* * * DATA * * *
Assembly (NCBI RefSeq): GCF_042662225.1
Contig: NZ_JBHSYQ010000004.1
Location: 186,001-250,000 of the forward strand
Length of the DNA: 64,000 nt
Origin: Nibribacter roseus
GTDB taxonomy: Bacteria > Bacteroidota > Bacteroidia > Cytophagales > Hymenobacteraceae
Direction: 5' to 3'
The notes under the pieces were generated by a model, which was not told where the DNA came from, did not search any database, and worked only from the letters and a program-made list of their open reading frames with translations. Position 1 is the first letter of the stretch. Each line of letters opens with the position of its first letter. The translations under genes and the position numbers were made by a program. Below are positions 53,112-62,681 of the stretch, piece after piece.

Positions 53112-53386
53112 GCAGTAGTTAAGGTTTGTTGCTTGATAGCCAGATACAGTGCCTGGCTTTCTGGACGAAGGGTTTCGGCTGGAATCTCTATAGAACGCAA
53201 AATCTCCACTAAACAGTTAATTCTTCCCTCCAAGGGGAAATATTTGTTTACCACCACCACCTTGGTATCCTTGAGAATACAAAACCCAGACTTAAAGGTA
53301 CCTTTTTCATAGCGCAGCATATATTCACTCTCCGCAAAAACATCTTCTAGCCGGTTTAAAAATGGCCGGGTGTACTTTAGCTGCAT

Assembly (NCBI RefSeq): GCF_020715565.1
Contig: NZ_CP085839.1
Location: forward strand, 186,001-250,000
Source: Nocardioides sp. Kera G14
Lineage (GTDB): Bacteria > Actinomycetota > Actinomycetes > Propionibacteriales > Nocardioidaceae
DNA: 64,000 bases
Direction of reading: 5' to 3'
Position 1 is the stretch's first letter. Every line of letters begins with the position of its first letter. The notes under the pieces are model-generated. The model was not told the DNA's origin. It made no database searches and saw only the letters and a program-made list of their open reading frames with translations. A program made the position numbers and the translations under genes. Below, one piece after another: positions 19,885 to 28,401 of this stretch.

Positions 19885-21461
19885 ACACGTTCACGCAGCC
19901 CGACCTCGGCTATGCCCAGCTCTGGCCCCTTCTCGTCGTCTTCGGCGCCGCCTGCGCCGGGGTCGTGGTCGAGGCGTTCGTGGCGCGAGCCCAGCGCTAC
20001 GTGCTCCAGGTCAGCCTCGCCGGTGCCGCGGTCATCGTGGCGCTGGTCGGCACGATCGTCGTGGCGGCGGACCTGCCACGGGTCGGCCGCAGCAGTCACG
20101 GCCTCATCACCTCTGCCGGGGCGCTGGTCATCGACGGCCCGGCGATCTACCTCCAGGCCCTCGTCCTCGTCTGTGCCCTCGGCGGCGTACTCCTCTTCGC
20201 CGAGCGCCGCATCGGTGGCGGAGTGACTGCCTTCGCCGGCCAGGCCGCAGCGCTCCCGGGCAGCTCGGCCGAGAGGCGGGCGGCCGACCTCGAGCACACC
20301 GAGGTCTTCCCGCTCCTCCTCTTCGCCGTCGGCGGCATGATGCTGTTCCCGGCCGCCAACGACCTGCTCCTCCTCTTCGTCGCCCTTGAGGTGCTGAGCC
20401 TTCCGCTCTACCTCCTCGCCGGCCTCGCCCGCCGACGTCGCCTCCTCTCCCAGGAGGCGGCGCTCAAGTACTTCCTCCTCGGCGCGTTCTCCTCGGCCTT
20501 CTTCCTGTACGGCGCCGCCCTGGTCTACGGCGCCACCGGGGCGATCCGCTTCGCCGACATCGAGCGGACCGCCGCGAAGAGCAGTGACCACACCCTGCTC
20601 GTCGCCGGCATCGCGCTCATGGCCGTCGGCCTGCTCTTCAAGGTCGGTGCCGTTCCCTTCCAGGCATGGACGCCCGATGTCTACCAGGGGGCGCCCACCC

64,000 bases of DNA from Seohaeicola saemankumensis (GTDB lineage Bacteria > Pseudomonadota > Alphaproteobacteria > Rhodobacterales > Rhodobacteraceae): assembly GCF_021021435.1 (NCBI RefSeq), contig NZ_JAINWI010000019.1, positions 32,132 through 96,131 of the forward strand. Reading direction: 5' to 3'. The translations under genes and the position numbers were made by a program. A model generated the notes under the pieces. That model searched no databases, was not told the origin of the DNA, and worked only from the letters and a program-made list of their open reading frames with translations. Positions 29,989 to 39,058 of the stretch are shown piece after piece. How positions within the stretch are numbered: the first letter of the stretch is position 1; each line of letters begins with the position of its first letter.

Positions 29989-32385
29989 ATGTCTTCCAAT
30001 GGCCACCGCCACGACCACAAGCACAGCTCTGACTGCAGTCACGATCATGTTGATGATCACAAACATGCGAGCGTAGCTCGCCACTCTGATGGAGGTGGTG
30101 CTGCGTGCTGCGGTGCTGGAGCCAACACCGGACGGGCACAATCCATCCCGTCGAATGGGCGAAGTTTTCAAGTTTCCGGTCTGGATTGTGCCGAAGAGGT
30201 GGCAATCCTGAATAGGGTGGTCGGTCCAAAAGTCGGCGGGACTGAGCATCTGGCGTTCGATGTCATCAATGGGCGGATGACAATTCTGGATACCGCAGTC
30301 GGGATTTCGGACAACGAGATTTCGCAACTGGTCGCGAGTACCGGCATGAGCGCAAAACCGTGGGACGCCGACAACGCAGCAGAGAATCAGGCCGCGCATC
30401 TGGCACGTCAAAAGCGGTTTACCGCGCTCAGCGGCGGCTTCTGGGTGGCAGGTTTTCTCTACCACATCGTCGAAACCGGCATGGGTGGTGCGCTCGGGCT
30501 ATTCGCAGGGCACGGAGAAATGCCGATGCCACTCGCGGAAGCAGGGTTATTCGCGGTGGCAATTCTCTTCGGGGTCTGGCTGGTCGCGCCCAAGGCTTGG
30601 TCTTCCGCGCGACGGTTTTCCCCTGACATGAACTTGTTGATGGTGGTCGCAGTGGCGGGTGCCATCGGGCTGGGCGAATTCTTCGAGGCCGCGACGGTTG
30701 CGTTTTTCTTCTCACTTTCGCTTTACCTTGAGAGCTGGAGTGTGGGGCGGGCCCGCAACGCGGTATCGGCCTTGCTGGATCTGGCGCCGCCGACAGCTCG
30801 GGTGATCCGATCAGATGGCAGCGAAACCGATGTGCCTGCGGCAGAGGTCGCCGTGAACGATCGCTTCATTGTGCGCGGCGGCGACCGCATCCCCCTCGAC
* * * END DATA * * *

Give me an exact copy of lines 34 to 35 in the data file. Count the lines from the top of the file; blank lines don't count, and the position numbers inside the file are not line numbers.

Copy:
30001 GGCCACCGCCACGACCACAAGCACAGCTCTGACTGCAGTCACGATCATGTTGATGATCACAAACATGCGAGCGTAGCTCGCCACTCTGATGGAGGTGGTG
30101 CTGCGTGCTGCGGTGCTGGAGCCAACACCGGACGGGCACAATCCATCCCGTCGAATGGGCGAAGTTTTCAAGTTTCCGGTCTGGATTGTGCCGAAGAGGT